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Obesity And Obstetric Anesthesia: Current Insights

Authors Taylor CR, Dominguez JE, Habib AS

Received 11 June 2019

Accepted for publication 18 October 2019

Published 18 November 2019 Volume 2019:12 Pages 111—124

DOI https://doi.org/10.2147/LRA.S186530

Checked for plagiarism Yes

Review by Single-blind

Peer reviewers approved by Dr Melinda Thomas

Peer reviewer comments 3

Editor who approved publication: Dr Stefan Wirz


Cameron R Taylor, Jennifer E Dominguez, Ashraf S Habib

Department of Anesthesiology, Division of Women’s Anesthesia, Duke University, Durham, NC 27710, USA

Correspondence: Ashraf S Habib
Department of Anesthesiology, Division of Women’s Anesthesia, Duke University, 2301 Erwin Road, Durham, NC 27710, USA
Tel +1 919 668 2024
Fax +1 919 681 4698
Email ashraf.habib@duke.edu

Abstract: Obesity is a significant global health problem. It results in a higher incidence of complications for pregnant women and their neonates. Cesarean deliveries are more common in obese parturients as well. The increased burden of comorbidities seen in this population, such as obstructive sleep apnea, necessitates antepartum anesthetic consultation. These patients pose unique challenges for the practicing anesthesiologist and may benefit from optimization prior to delivery. Complications from anesthesia and overall morbidity and mortality are higher in this population. Neuraxial anesthesia can be challenging to place in the obese parturient, but is the preferred anesthetic for cesarean delivery to avoid airway manipulation, minimize aspiration risk, prevent fetal exposure to volatile anesthetic, and decrease risk of post-partum hemorrhage from volatile anesthetic exposure. Monitoring and positioning of these patients for surgery may pose specific challenges. Functional labor epidural catheters can be topped up to provide conditions suitable for surgery. In the absence of a working epidural catheter, a combined spinal epidural anesthetic is often the technique of choice due to relative ease of placement versus a single shot spinal technique as well as the ability to extend the anesthetic through the epidural portion. For cesarean delivery with a vertical supraumbilical skin incision, a two-catheter technique may be beneficial. Concern for thromboembolism necessitates early mobilization and a multimodal analgesic regimen can help accomplish this. In addition, thromboprophylaxis is recommended in this population after delivery—especially cesarean delivery. These patients also need close monitoring in the post-partum period when they are at increased risk for several complications.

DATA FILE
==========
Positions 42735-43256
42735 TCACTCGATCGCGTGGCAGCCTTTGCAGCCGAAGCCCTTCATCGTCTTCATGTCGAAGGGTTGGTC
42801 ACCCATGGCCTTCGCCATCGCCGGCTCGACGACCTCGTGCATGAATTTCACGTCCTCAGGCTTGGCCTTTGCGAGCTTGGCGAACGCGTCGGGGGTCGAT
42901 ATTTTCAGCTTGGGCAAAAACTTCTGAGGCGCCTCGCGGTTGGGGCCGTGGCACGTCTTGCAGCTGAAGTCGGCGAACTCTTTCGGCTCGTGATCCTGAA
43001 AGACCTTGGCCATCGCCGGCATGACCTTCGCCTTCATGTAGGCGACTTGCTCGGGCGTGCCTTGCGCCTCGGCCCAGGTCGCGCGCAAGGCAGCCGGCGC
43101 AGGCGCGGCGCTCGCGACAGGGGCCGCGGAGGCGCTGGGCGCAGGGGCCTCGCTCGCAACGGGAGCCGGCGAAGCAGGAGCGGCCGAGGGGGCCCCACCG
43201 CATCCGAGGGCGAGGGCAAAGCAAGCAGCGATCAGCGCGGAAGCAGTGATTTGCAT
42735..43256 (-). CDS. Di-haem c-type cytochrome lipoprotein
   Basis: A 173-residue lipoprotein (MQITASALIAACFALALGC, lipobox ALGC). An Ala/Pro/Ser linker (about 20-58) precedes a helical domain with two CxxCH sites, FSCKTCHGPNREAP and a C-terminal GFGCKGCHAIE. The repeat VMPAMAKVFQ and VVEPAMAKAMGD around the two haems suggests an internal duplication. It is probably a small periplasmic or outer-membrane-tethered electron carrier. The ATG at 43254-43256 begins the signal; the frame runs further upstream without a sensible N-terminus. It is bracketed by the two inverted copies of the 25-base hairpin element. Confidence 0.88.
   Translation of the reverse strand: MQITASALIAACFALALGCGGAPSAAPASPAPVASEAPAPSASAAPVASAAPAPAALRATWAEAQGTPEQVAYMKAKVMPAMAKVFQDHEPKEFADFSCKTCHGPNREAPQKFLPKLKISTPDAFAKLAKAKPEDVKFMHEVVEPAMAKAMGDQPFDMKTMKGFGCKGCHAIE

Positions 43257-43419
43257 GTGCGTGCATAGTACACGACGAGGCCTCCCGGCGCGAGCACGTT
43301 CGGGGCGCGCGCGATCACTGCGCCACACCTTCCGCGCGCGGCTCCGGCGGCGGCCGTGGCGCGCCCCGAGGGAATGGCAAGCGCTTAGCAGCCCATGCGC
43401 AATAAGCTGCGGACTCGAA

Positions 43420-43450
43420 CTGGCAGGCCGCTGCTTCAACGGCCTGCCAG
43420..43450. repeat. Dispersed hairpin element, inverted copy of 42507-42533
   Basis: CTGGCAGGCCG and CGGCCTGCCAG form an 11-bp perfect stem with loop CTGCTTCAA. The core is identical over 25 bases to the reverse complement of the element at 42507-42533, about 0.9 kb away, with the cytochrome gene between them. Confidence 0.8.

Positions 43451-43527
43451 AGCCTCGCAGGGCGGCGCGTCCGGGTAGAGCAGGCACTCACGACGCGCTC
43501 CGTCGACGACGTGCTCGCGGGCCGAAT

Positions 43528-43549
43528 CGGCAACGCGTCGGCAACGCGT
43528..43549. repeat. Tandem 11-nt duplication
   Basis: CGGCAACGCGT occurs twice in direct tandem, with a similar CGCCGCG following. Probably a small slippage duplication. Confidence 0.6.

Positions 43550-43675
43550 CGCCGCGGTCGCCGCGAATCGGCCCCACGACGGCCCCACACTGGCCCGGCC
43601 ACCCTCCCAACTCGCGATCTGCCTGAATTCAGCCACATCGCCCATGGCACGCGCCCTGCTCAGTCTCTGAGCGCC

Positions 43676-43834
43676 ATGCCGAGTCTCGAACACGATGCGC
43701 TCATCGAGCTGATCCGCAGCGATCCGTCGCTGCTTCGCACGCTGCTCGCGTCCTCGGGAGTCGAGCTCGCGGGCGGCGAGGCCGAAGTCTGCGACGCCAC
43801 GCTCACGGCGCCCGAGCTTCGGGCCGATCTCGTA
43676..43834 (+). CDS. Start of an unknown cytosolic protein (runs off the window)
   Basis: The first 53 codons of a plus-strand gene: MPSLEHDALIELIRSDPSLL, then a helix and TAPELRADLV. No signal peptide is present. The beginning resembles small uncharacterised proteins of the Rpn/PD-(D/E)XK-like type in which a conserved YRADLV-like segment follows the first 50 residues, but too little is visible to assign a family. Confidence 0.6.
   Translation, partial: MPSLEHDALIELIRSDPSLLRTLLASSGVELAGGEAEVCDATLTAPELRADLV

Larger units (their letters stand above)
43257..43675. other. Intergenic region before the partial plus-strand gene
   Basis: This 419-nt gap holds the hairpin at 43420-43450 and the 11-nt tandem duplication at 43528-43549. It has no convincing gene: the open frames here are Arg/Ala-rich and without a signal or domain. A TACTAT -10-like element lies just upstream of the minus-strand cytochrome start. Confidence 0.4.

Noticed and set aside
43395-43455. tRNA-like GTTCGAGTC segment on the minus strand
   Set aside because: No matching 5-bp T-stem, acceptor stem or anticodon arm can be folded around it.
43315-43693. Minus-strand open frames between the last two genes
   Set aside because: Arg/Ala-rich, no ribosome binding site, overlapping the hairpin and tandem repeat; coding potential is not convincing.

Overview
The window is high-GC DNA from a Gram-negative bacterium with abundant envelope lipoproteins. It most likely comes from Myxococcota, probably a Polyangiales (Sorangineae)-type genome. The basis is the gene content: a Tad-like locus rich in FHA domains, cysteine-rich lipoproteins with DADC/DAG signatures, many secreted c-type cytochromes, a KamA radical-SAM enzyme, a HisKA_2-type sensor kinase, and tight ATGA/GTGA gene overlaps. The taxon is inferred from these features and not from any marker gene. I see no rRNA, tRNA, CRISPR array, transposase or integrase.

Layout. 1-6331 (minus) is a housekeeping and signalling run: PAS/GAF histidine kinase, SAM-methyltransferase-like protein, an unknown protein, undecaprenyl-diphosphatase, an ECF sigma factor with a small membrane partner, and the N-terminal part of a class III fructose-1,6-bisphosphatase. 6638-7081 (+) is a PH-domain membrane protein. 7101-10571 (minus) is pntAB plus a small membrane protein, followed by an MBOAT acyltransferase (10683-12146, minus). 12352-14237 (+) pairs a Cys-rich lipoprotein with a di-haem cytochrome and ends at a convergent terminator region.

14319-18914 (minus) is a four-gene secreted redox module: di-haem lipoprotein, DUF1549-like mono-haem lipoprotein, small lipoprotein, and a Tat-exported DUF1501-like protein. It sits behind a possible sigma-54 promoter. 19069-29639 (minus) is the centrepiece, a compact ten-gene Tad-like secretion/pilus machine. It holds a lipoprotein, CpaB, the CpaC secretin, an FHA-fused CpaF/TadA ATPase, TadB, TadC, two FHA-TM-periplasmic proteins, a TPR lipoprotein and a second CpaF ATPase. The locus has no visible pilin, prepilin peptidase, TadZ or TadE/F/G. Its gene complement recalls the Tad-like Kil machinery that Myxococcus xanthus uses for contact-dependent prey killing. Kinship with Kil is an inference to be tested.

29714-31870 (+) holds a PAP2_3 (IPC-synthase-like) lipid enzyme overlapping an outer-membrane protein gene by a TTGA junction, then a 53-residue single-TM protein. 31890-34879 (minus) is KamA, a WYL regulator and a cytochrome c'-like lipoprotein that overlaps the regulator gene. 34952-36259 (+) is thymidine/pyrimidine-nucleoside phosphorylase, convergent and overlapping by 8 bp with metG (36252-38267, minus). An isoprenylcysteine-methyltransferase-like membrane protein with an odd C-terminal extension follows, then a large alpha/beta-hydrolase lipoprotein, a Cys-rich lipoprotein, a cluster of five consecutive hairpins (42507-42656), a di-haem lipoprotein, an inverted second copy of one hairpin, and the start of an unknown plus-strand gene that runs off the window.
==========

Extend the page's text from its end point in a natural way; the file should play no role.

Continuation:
Keywords: obesity, neuraxial anesthesia, labor analgesia, cesarean delivery

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